Seven-fighter Maria Huntington, 23, spoke on Tuesday night about her new project, an academy bearing her name that supports youth hobbies.

- It is important for me to give back and allow others a similar opportunity to engage.

According to the academy, two partners have already left, a certain amount of the contract will go directly to this academy.

Huntington tells Ilta-Sanomat that the idea for the academy began to swell last autumn when he was at Lempäälä's Ideapark holding a collection of equipment for low-income children and young people.

- We were eating with my manager (Noora Toivo) the night before.

We thought we would like to help in some more concrete way.

This idea was born, and we have since considered how things should be put into practice.

Now the academy could be made public with the participation of Huntington’s recent partners Lumo Energia and Hartwall Novelle.

Huntington told Instagram that telling him about the new project excited him more than any some publication for a long time.

But why?

- Someone excited about it when this is a new thing and many athletes have never done this before.

Somehow there was an idea to dare, even though I knew this was a great and good thing.

Excited about how the matter will be received, but the reception has been insanely good, Huntington smiles.

Huntington has already received a lot of messages, especially from parents of children and young people, but also from a few young athletes.

In an interview with Yle last fall, Huntington dared to talk for the first time about his own childhood and youth in a low-income family.

He knows that talking about a topic is not easy.

The matter is also taken into account in the activities of the Academy.

- The point is that many young people do not want to admit that they are in such a situation.

It takes quite a lot of squares to dare to talk.

The names of the young people elected to the Academy will by no means be published, but they will of course remain anonymous.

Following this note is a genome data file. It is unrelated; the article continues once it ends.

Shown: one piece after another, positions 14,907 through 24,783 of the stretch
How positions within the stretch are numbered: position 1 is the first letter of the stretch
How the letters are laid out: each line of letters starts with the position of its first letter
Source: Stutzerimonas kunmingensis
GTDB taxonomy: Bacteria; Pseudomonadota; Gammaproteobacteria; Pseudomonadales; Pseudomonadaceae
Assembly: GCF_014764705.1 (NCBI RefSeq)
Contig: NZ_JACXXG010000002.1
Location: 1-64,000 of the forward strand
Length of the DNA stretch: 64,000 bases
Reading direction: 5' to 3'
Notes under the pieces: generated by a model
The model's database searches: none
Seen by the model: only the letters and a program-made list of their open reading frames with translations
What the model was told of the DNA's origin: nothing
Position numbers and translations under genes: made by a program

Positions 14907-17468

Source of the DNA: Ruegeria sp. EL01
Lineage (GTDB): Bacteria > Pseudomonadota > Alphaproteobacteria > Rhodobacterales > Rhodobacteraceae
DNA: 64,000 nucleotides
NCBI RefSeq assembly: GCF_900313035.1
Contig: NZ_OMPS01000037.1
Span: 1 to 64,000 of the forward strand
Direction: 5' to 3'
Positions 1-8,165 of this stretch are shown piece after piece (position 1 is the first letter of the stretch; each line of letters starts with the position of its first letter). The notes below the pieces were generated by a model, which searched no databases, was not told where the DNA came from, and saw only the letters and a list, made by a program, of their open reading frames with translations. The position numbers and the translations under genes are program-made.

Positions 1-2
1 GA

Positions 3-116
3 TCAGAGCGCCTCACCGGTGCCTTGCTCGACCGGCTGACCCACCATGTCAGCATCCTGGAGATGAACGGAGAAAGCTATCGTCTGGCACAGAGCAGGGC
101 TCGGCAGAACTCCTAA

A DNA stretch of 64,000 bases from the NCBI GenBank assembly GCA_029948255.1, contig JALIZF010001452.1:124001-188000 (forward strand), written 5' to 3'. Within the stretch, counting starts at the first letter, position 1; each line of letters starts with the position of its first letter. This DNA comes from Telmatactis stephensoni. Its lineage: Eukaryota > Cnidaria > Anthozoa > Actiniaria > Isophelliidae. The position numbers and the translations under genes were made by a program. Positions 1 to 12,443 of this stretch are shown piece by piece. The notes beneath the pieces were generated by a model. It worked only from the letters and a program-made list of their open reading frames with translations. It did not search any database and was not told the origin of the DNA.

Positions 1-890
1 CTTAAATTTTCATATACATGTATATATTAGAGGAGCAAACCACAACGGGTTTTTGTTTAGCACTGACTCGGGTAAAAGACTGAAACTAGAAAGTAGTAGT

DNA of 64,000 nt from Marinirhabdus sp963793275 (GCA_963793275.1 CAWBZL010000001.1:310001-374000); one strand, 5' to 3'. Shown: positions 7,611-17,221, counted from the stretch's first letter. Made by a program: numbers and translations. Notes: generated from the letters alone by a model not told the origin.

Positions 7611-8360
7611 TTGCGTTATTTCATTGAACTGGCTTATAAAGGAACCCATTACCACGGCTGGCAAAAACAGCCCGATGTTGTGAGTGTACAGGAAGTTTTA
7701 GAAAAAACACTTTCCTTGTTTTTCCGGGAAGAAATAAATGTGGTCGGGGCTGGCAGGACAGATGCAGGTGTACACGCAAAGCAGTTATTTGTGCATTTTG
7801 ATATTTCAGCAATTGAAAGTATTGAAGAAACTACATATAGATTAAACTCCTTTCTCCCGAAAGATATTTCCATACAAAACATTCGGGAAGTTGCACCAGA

- We may tell you what kind of support the aid has gone to.

That way, young people don’t have to be ashamed of this in any way, they just get unselfish help, Huntington says.

- At least I experienced in a situation where I didn't want to be announcing how difficult it is for us and how I have been supported and helped.

Maria Huntington photographed last summer at the Kaleva Games. Photo: Heikki Saukkomaa / Lehtikuva

The public debate on the hobbies of children and young people in particular has recently been hot, with activities being restricted around the country due to the corona pandemic, but especially in the metropolitan area.

The subject is difficult, says Huntington.

- This is such a new time that there is no equally clear answer as to what or how to do.

I agree with many of the children's hobbies should not even be in some way allows.

Is it then a joint exercise outdoors, but it would be important to get to exercise together.

The so-called exercise bomb, ie the immobility of children and young people, has been the subject of talk even before the corona restrictions.

Do you still see as many children and young enthusiasts in athletics fields or gyms today as when Maria Huntington was a child and a young man?

- Perhaps such that volunteering to spin, move and play on sports fields has somewhat diminished or at least changed shape.

Huntington believes it is important that young people have the opportunity to try different species as widely as possible.

In addition to athletics, he himself tried or practiced orienteering, volleyball, scaffolding and swimming.

Basketball remained a hobby for a long time.

Clubs were often selected according to where the season fees were cheapest.

- Hockey, for example, is a really expensive hobby, but it would be important for everyone to be able to try different sports and think about what would be their own thing.

Not everyone needs to become top athletes, but it’s important that young people get to exercise without the pressure of anything.